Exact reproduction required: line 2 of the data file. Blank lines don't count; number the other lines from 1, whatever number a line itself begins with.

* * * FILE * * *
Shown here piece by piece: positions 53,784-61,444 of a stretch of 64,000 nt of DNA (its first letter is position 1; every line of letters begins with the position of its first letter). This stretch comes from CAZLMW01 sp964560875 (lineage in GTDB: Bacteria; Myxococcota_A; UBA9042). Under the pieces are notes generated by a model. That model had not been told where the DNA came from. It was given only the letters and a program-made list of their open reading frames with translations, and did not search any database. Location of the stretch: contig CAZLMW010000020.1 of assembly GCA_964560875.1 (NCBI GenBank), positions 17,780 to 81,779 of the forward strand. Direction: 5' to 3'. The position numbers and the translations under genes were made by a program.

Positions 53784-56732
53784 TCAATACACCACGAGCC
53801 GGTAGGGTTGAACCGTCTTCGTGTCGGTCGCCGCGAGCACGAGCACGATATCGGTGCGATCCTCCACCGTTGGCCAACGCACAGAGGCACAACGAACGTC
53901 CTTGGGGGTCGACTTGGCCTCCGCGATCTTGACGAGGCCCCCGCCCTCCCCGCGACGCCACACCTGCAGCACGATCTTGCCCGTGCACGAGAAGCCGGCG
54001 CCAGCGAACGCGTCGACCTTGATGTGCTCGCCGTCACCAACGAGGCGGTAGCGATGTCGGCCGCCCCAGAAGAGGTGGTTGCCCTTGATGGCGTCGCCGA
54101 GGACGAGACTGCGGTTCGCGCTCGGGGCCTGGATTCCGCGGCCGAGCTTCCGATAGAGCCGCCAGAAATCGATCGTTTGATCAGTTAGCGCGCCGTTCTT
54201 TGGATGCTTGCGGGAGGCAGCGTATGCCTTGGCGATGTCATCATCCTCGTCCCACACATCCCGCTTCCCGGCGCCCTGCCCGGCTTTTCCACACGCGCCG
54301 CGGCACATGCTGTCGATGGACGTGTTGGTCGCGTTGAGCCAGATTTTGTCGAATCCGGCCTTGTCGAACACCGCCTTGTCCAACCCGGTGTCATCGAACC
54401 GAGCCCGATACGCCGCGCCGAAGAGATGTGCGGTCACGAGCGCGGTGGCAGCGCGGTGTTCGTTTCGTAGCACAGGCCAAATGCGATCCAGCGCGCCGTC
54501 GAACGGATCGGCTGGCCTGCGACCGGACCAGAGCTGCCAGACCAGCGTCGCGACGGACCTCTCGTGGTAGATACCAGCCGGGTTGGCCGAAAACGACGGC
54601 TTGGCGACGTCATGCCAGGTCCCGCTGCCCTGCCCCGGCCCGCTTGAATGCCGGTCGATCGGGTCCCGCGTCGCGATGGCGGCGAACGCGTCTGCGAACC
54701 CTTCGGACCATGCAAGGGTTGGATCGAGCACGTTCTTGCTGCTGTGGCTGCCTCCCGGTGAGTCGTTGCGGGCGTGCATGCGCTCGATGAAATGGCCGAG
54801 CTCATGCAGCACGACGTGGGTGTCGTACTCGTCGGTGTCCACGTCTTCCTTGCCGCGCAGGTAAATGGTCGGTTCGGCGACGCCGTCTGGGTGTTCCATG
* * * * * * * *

Positions 53784-56732